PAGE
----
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Former Detroit Lion Coaches at Northville High School

Dewayne White has spent a lot of time on football fields in the course of his life.

This year is no different. Well, maybe a little different.

White, who played in the National Football League for seven years, the final three with the Detroit Lions, will be donning a Northville Mustangs hat this fall.

An inside linebackers coach for Northville, White, 31, got his first taste of action during football camp this week.

“They’re full of energy and excitement, to say the least, the kids are, so I think it’s going to be a good year,” White said.

“This is what I love. I love being out here. I’ll pick the pads up and every once in a while I want to hit the bags like I used to. It’s like a habit. I love teaching kids the things that I know. I try to explain it in depth and give them a 360-degree view of the whole game.”

White and his wife, Melissa, settled in Northville when he left the Tampa Bay Buccaneers to join the Lions in 2007.

“I have four kids and this is a good family neighborhood and a great school system,” White said. “And there’s a great sense of community also.”

White co-owns a real estate business, Re/Max Dream Properties, in downtown Northville. And Northville High School happens to be about two minutes from White’s house, a convenience that helped make coaching possible.

“With the newborn, I wanted to kind of stay close to the house, so this kind of fit both parameters of coaching and staying close to the house,” White said.

“I’m coming along, learning names and learning each individual’s strengths and weaknesses. It’s a learning process. You have to remember some of the kids have never played football or just have one year. You’ve got to keep your mind on what their knowledge of the game is also.”

Northville head coach Matt Ladach said he got a phone call recently from athletic director Bryan Masi, who said a former NFL player living in the community was interested in joining the program.

“I talked on the phone with Dewayne and we sat down and met and I was very impressed, very impressed just from the onset,” Ladach said. “He’s a tremendous character guy. We’re fortunate to (get him on our staff) and we’re glad he’s diving in head first.”

Ladach said White will be receiving a small stipend for his services and will be working closely with Darrel Schumacher, who is the co-defensive coordinator and outside linebackers coach.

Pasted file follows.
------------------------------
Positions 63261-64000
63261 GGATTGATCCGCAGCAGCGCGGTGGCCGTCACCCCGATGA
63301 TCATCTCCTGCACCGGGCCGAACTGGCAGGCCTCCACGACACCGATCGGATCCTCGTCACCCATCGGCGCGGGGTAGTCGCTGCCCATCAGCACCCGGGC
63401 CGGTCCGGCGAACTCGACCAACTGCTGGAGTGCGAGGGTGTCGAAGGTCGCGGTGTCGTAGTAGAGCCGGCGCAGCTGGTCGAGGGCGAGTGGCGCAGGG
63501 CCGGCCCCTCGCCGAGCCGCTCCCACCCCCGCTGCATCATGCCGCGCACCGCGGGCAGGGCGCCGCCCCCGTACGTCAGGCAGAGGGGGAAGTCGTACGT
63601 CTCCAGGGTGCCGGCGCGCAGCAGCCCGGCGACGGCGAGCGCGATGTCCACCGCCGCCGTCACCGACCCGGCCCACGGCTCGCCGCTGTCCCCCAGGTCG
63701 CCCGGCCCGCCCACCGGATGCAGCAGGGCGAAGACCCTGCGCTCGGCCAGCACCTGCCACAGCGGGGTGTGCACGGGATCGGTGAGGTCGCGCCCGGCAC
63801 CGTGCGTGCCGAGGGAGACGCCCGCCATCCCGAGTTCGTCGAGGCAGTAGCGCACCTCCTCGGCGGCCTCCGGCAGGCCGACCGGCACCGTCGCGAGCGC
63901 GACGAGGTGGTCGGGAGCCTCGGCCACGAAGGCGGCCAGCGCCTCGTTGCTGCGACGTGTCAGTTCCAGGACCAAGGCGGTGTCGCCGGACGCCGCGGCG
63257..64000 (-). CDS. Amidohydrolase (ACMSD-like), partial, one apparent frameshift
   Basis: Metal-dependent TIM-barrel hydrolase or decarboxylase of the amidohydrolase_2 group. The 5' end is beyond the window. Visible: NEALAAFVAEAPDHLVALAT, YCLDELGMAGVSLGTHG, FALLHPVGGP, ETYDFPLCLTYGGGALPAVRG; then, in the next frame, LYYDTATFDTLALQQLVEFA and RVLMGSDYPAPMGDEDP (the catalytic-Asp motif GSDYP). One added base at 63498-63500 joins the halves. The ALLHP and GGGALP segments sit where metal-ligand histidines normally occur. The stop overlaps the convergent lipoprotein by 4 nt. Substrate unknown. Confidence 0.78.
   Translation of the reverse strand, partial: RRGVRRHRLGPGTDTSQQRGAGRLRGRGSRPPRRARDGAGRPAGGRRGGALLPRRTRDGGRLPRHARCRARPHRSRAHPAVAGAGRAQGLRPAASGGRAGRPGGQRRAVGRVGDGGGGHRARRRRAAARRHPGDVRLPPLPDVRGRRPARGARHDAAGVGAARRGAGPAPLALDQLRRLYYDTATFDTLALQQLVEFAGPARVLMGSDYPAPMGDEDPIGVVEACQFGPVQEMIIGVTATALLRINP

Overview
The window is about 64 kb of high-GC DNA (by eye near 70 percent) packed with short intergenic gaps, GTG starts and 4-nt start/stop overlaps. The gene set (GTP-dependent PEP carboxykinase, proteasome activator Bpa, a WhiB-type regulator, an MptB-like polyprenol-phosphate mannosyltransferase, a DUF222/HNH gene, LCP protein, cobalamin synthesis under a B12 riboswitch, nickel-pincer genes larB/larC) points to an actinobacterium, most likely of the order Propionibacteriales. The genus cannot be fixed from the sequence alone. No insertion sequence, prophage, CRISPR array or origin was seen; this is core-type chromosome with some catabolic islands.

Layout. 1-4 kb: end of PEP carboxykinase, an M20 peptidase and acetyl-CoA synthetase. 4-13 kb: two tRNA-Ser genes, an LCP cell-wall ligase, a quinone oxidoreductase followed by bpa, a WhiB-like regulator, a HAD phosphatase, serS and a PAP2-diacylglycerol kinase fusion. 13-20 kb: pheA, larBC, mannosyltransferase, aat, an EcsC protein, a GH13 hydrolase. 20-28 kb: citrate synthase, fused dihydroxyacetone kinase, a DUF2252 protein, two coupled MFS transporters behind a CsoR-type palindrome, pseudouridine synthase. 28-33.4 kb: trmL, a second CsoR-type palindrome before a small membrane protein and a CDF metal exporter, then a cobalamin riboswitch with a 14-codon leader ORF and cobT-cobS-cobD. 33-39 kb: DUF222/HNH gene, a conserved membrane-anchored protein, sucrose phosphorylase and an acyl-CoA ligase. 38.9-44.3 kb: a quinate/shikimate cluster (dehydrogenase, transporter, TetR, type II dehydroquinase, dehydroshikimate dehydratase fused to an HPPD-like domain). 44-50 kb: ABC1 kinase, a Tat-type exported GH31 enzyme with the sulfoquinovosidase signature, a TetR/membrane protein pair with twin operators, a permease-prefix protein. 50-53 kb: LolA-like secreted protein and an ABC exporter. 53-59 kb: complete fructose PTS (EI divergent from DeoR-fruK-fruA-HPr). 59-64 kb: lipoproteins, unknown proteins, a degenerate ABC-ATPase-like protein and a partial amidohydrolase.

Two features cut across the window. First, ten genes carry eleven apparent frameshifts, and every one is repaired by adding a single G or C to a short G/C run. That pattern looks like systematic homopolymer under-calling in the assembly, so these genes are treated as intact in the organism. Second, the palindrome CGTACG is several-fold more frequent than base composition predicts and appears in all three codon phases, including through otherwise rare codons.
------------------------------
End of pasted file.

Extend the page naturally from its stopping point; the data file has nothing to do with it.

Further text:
“It’s been fun, he’s really a positive influence and a positive man,” Schumacher said. “He is such a family man and really dedicated to his family and that’s why he’s staying with us. It’s a great place for kids to grow up and that’s why he’s sticking his roots in. He wants to be part of the community and I think that’s great.”

White has made a good impression on the student-athletes as well.

“It’s pretty awesome,” junior David Borthwick said. “He’s a really good coach. He knows what he’s working on and he’s doing a great job so far. I like him a lot.”

“It’s a privilege to work with somebody so experienced,” added junior Grant Miller.

White was drafted by Tampa Bay in the second round in the 2003 NFL draft. He played four seasons with the Buccaneers before signing with the Lions in 2007. White struggled with injuries in 2009 with the Lions and was cut in March of 2010.

“You’ve got to know when your time’s up and be able to move on,” White said. “I love it. I wish I could’ve played another year, but everything happens for a reason, I believe.

“This was the time for me to move on and really help some kids develop as men, help them grow as young men and help them with their football careers.”

White, whose children range in age from 8 years old to six weeks, said he and his wife thought about leaving Michigan when he was released from the Lions.

“The thing was we had already established ourselves within our community,” he said. “To have the kids leave their friends, they have a bunch of friends … I grew up with the same friends all my life and we’d like to give our kids the same opportunity that my wife and I both had growing up in the same area.

“So we just decided to do that. We didn’t feel there were going to be any benefits moving back, starting over, new house, new neighbors, when we’re at a good comfort level already.”